Boxed wine?!

Ok, I’m going to go out on a limb here, and hope that my wine-loving family and friends don’t completely write off my judgement after this post. The subject, which is obvious from the title, is boxed wine. 

I’m a big fan, in theory, of wine from a box (well, technically a BiB, or bag-in-box, but you already knew that). I like the idea of being able to have a single glass on a weeknight without worrying about finishing off a bottle — the opened boxes last for about a month. I like the efficiencies of distributing wine in compact, lightweight, energy-saving packaging. About the only thing I don’t like is losing the ritual and anticipation that you get as you uncork a long-awaited special bottle. But on a normal night, when I just want an easy glass of above-average wine, a box is perfect.
I’ve read a few articles (in Wine Spectator and elsewhere) about rising quality in boxes, so I’ve set out to try a few lately. My first one was a California Cabernet by way of a Bota Box. Overall, not bad, but not really what I like in a wine — it was too fruity for me, with a bit of cloying sweetness. Not a “dump the rest in the sink” failure, but not something I’ll likely buy again. However, if you like a lot of juicy, berry fruitness and not a lot of tannic acidity, this might be the right one for you. 

The next time I was in Binny’s, I asked one of the guys what he thought about the boxed wines they carried. Having talked to this particular person before, I trusted what he had to say, and was interested to hear him recommend “any wines that aren’t made in California”. The rationale here was that many other countries don’t ascribe the same stigma to wines that come in a bag, and therefore feel like they can box some of their decent products. This in mind, I chose a Tempranillo (the grape from Spain that is used in Rioja) called Charla.

I’m drinking a glass now, and I’m very happy with the choice. Charla has much less of the fruity sweetness that I didn’t care for, and more of the back-of-your-tongue, balanced tannins that I really like in a wine. It’s exactly what I look for in an everyday bottle, and it comes in the vastly superior (at least for weekday wine) bag format. It pairs perfectly with some casual stemless wine glasses for some no-nonsense, “I’m in it for the wine, not the snobbery” drinking.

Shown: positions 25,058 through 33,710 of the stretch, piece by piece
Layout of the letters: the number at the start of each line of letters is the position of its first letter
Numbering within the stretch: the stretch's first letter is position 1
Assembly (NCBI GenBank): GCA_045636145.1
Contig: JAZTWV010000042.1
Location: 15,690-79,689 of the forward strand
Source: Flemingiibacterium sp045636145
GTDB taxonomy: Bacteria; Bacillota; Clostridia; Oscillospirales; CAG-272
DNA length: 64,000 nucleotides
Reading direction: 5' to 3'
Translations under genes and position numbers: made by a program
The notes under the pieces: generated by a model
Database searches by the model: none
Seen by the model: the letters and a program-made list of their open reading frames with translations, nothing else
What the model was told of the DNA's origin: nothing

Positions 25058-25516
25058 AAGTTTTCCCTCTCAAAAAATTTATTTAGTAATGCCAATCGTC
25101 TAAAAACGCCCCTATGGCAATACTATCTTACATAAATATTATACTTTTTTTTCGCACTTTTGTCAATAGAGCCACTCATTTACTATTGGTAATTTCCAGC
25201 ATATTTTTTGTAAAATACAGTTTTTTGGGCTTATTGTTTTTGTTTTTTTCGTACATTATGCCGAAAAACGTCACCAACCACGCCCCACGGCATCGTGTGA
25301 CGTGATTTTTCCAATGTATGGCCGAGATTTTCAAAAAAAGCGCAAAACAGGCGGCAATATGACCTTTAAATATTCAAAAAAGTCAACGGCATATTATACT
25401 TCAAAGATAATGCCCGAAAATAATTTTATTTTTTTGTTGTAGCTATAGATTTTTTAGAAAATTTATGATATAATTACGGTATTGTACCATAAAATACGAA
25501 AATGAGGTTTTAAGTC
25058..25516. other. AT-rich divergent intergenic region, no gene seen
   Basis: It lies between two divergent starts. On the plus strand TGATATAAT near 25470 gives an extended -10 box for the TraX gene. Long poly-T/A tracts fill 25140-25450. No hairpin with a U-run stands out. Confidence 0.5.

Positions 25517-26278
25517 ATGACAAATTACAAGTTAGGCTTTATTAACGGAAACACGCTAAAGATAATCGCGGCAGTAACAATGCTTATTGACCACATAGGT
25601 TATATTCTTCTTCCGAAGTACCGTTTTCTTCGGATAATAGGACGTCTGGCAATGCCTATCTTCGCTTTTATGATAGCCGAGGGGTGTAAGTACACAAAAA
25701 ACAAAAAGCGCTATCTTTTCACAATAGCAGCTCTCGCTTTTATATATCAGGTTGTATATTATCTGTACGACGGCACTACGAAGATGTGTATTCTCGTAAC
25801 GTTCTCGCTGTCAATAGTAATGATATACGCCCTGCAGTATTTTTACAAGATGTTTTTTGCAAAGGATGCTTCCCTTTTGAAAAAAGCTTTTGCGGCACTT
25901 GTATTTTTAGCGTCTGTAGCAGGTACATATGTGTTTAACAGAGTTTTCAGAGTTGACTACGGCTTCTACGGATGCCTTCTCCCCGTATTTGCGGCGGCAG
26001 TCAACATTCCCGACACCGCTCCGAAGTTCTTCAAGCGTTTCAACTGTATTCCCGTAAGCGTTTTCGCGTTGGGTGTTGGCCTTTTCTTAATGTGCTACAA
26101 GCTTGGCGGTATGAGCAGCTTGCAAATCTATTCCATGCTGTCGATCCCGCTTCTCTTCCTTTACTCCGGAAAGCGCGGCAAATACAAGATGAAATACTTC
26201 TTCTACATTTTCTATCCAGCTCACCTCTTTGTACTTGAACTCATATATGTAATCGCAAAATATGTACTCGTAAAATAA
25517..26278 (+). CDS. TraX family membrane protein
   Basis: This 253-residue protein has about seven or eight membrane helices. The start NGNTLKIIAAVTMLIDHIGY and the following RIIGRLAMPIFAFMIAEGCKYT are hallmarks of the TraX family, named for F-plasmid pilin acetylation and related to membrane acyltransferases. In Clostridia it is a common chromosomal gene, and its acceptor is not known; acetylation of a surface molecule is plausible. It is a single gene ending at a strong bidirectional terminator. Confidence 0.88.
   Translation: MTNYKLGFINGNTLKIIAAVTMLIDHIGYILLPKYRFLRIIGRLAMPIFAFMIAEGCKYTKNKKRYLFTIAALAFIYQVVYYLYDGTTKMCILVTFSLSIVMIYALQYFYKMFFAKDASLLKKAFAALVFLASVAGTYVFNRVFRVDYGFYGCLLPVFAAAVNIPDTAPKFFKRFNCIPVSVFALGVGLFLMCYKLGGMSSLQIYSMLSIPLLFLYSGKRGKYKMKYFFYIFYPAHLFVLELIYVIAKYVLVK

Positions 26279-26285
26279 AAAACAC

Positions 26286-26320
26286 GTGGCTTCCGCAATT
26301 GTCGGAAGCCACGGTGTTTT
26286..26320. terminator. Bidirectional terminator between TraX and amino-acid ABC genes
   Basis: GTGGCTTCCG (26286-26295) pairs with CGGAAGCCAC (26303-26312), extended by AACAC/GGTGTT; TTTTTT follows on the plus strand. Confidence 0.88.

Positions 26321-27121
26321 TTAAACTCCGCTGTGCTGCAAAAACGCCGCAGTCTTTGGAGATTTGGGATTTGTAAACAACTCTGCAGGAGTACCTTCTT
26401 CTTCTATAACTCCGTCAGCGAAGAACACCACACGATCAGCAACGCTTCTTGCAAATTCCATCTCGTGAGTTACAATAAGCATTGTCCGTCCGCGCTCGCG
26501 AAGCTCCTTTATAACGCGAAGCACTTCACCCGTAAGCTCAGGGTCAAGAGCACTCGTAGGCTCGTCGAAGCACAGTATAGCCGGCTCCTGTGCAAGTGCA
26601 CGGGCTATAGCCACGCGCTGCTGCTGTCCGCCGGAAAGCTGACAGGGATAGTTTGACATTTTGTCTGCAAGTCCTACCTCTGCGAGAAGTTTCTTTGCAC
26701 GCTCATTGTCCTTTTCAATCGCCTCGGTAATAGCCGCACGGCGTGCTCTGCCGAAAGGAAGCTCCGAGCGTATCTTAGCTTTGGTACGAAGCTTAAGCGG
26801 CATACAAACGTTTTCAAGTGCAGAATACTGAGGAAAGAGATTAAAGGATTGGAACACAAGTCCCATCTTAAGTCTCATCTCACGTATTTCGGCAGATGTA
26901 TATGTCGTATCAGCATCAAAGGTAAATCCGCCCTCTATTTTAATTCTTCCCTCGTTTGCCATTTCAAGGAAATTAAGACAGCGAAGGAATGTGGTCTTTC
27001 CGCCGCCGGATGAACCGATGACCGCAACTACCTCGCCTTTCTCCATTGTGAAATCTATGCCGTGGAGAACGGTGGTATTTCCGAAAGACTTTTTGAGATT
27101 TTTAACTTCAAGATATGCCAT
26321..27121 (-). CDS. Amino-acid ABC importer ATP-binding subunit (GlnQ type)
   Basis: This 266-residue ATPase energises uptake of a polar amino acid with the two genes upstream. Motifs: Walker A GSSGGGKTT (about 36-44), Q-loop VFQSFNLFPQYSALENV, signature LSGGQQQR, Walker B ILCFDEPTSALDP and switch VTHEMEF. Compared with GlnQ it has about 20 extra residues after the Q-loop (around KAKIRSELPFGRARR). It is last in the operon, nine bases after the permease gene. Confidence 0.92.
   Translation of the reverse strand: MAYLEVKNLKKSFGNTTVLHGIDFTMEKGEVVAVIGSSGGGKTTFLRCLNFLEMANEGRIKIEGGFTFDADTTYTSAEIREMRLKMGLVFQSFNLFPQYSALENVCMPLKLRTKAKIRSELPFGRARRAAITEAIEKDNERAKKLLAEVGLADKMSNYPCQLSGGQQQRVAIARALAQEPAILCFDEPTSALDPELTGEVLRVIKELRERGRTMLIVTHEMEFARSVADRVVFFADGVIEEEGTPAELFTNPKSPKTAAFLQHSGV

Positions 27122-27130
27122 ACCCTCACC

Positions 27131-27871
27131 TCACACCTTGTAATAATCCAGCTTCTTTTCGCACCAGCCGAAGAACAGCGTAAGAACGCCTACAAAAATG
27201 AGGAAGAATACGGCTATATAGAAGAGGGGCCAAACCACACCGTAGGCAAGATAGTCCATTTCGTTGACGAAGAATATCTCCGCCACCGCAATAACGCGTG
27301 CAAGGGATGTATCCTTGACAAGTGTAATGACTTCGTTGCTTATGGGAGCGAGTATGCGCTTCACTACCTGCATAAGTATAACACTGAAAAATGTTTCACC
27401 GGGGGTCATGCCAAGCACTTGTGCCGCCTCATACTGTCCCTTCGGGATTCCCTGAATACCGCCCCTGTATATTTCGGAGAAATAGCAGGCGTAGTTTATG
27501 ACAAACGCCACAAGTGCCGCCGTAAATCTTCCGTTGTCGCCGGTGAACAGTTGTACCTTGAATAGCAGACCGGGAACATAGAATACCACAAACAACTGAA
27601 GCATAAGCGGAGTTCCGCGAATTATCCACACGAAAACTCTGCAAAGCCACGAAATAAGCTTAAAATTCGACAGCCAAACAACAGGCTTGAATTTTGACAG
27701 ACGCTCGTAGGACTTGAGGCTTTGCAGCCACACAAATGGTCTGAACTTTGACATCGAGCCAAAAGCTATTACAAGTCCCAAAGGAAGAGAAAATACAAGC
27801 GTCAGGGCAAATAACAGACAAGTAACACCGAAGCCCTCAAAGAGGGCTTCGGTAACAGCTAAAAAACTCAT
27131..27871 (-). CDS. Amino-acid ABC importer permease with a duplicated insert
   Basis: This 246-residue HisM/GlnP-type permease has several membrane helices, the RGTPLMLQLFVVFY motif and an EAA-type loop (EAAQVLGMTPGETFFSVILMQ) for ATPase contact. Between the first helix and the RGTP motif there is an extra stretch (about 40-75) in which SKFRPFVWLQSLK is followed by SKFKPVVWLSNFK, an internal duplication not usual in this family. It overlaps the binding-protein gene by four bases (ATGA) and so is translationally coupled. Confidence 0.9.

Give boxed wine a shot. I’m tossing around the idea of throwing a wine tasting party, and I might sneak in some Charla and try to win a few converts. As more people buy into the format, more good products will come. At the very least, the research is far from grueling.

3 thoughts on “Boxed wine?!

  1. John Mark says:

    You could just man up and finish a bottle of wine each night 😉

  2. Meredith S says:

    I forgot to thank you for posting this! Has the adventure continued? We just got a Binnys here to complement our Friar Tuck – I may have to try out your suggestion.

  3. Andrew says:

    I’ve now gotten 3 total — the first one was a Bota box, which, as I said above, I thought was OK but probably wouldn’t buy again. The second (Charla) was the one I posted this entry about and liked enough to buy again.The last one I’ve purchased was Vina Borgia, which is a Grenache. It falls in the middle of the first two — not overly fruity like the Bota with some of the tannin and complexity of the Charla. I’d maybe buy it again, but I’d prefer the Charla.I also had a glass the other day of Black Box cabernet from a friend who gave it a try. I probably rank that with the Bota at the bottom.So, so far, the advice from the Binny’s guy about only buying boxed wines from non-California producers has proven true.Let me know if you try anything!

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